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Liu Fu (Yuanying)

Liu Fu
Inspector of Yang Province (揚州刺史)
In office
200 (200) – 208 (208)
MonarchEmperor Xian of Han
Preceded byYan Xiang
Personal details
Huaibei, Anhui
ChildrenLiu Jing
Courtesy nameYuanying (元穎)

Liu Fu (died 208),[1] courtesy name Yuanying, was a government official who lived during the late Eastern Han dynasty of China. While serving as the governor of Yang Province from 200 to 208, he relocated the province's administrative centre from Liyang (歷陽; present-day He County, Anhui) to Hefei. During his tenure, Hefei became a highly militarised and well-defended military stronghold, which later served as a strategic location in several battles between the rival states of Cao Wei and Eastern Wu during the Three Kingdoms period (220–280).


Liu Fu was from Xiang County (相縣), Pei State (沛國), which is located west of present-day Huaibei, Anhui. When chaos broke out throughout China towards the end of the Eastern Han dynasty, he fled from his hometown and took shelter in Yang Province.[2]

In the early Jian'an era (196–220) of Emperor Xian's reign, he met Qi Ji (戚寄) and Qin Yi, two military officers serving under the warlord Yuan Shu, who was based in Huainan (淮南; around present-day Shou County, Anhui). He managed to convince them to leave Yuan Shu and bring along their troops to defect to Cao Cao, the warlord who controlled the figurehead Emperor Xian and the Han central government in Xu (許; present-day Xuchang, Henan). Cao Cao was so pleased with Liu Fu that he appointed him as an assistant official under the Minister over the Masses (司徒) in the central government.[3][1]

In the year 200,[4] the warlord Sun Ce, who controlled the Jiangdong region, ordered Li Shu (李術), the Administrator of Lujiang Commandery (廬江郡; around present-day Lu'an, Anhui), to attack and kill Yan Xiang, the Inspector (刺史; provincial governor) of Yang Province appointed by the central government. At the same time, Mei Qian (梅乾), Lei Xu (雷緒) and Chen Lan (陳蘭) had amassed thousands of bandits in Huainan and posed a threat to the central government's control over the region. Around the time, the various counties and commanderies in Yang Province were in ruins as they had seen years of war between rival warlords fighting for control over Huainan.[5][1]

In the same year, Cao Cao was at war with his rival, Yuan Shao, at the Battle of Guandu so he was unable to deal with the threats in the Huainan region. However, he believed that Liu Fu was capable of accomplishing that task so he nominated Liu Fu to serve as the new Inspector of Yang Province.[6]

Upon assuming office, Liu Fu ordered the construction of a city at Hefei, which became the new administrative centre of Yang Province. At the same time, through exchanging gifts, he managed to persuade the local bandit forces to accept some measure of his authority.[1] They helped him restore order and stability in Huainan, and pledged allegiance and paid tribute to the central government.[7] Liu Fu governed Yang Province with benevolence and enjoyed high popularity among the locals. Thousands of residents who previously fled from Yang Province to evade chaos returned to their homes. As the population increased, Liu Fu had more schools built, implemented the tuntian system, and promoted agriculture and irrigation. His efforts led to a surplus of resources for both the local government and the common people. He also oversaw the construction of defence infrastructure and the stockpiling of military supplies in preparation for war.[8][1]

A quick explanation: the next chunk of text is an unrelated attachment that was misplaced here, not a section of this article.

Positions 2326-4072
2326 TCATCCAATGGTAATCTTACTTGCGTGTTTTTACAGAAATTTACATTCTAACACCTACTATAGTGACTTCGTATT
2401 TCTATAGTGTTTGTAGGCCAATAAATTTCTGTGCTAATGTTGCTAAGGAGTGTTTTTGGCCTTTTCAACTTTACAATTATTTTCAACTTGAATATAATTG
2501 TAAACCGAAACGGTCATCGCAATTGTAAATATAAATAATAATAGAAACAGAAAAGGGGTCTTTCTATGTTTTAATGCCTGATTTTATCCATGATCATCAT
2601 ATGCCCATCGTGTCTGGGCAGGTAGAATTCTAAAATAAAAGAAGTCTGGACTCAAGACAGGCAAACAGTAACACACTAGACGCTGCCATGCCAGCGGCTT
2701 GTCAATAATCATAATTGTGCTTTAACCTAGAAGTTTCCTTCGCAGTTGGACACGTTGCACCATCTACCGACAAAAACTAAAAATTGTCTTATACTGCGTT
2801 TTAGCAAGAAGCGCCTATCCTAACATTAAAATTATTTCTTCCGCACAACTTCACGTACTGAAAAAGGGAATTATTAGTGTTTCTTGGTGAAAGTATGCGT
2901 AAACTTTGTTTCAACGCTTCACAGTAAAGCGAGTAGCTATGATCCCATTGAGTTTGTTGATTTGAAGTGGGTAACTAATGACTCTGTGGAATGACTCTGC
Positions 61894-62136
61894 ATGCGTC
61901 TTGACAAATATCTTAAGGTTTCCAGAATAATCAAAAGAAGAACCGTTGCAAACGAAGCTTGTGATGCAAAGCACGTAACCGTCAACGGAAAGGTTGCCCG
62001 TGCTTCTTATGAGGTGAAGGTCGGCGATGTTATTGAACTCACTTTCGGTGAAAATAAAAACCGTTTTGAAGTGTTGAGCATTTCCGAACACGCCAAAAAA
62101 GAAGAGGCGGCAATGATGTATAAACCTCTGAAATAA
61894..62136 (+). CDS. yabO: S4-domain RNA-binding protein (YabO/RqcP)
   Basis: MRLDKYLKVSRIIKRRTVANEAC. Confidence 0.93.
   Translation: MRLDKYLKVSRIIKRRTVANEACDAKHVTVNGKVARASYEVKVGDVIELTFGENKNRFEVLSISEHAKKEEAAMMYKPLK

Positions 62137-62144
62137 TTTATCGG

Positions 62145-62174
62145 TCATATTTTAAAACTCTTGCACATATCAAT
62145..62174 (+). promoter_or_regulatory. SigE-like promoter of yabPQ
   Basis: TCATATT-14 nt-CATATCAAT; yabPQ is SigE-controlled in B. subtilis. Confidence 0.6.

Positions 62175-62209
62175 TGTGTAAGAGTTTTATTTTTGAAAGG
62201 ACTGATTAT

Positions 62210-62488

Liu Fu died in the year 208.[9][1]

In Romance of the Three Kingdoms

In the 14th-century historical novel Romance of the Three Kingdoms, before the Battle of Red Cliffs, Cao Cao wrote a poem, Short Song Style, to express his feelings at that time. Liu Fu commented that the following lines in the poem were considered inauspicious:


Stars around the moons are few,
southward the crows flew.


Flying with no rest,
where shall they nest?

Cao Cao, in his drunken rage, stabbed Liu Fu with his spear and killed him. He regretted his action later when he became sober.


  • Son: Liu Jing (劉靖), served in the Eastern Han government and later under the Cao Wei state during the Three Kingdoms period. His highest appointment during service was General who Guards the North (鎮北將軍). He was also enfeoffed as the Marquis of Cheng District (成鄉侯).
  • Grandsons:
    • Liu Xi (劉熙), Liu Jing's son, inherited his father's marquis title.
    • Liu Hong (劉弘), Liu Xi's younger brother. During the Western Jin dynasty, he served as Senior General of Chariots and Cavalry (車騎大將軍), Inspector of Jing Province (荊州刺史), and held the peerage of Duke of Xincheng Commandery (新城郡公).
  • Great grandson: Liu Fan (劉璠), Liu Hong's son, served as a North General of the Household (北中郎將) during the Eastern Jin dynasty.

See also


  1. ^ a b c d e f g de Crespigny (2007), p. 505.
  2. ^ (劉馥字元穎,沛國相人也。避亂揚州, ...) Sanguozhi vol. 15.
  3. ^ (... 建安初,說袁術將戚寄、秦翊,使率衆與俱詣太祖。太祖恱之,司徒辟為掾。) Sanguozhi vol. 15.
  4. ^ Sima (1084), vol. 63.
  5. ^ (後孫策所置廬江太守李述攻殺揚州刺史嚴象,廬江梅乾、雷緒、陳蘭等聚衆數萬在江、淮間,郡縣殘破。) Sanguozhi vol. 15.
  6. ^ (太祖方有袁紹之難,謂馥可任以東南之事,遂表為揚州刺史。) Sanguozhi vol. 15.
  7. ^ (馥旣受命,單馬造合肥空城,建立州治,南懷緒等,皆安集之,貢獻相繼。) Sanguozhi vol. 15.
  8. ^ (數年中恩化大行,百姓樂其政,流民越江山而歸者以萬數。於是聚諸生,立學校,廣屯田,興治芍陂及茹陂、七門、吳塘諸堨以溉稻田,官民有畜。又高為城壘,多積木石,編作草苫數千萬枚,益貯魚膏數千斛,為戰守備。) Sanguozhi vol. 15.
  9. ^ (建安十三年卒。) Sanguozhi vol. 15.
  • Chen, Shou (3rd century). Records of the Three Kingdoms (Sanguozhi).
  • de Crespigny, Rafe (2007). A Biographical Dictionary of Later Han to the Three Kingdoms 23-220 AD. Leiden: Brill. ISBN 9789004156050.
  • Luo, Guanzhong (14th century). Romance of the Three Kingdoms (Sanguo Yanyi).
  • Pei, Songzhi (5th century). Annotations to Records of the Three Kingdoms (Sanguozhi zhu).
  • Sima, Guang (1084). Zizhi Tongjian.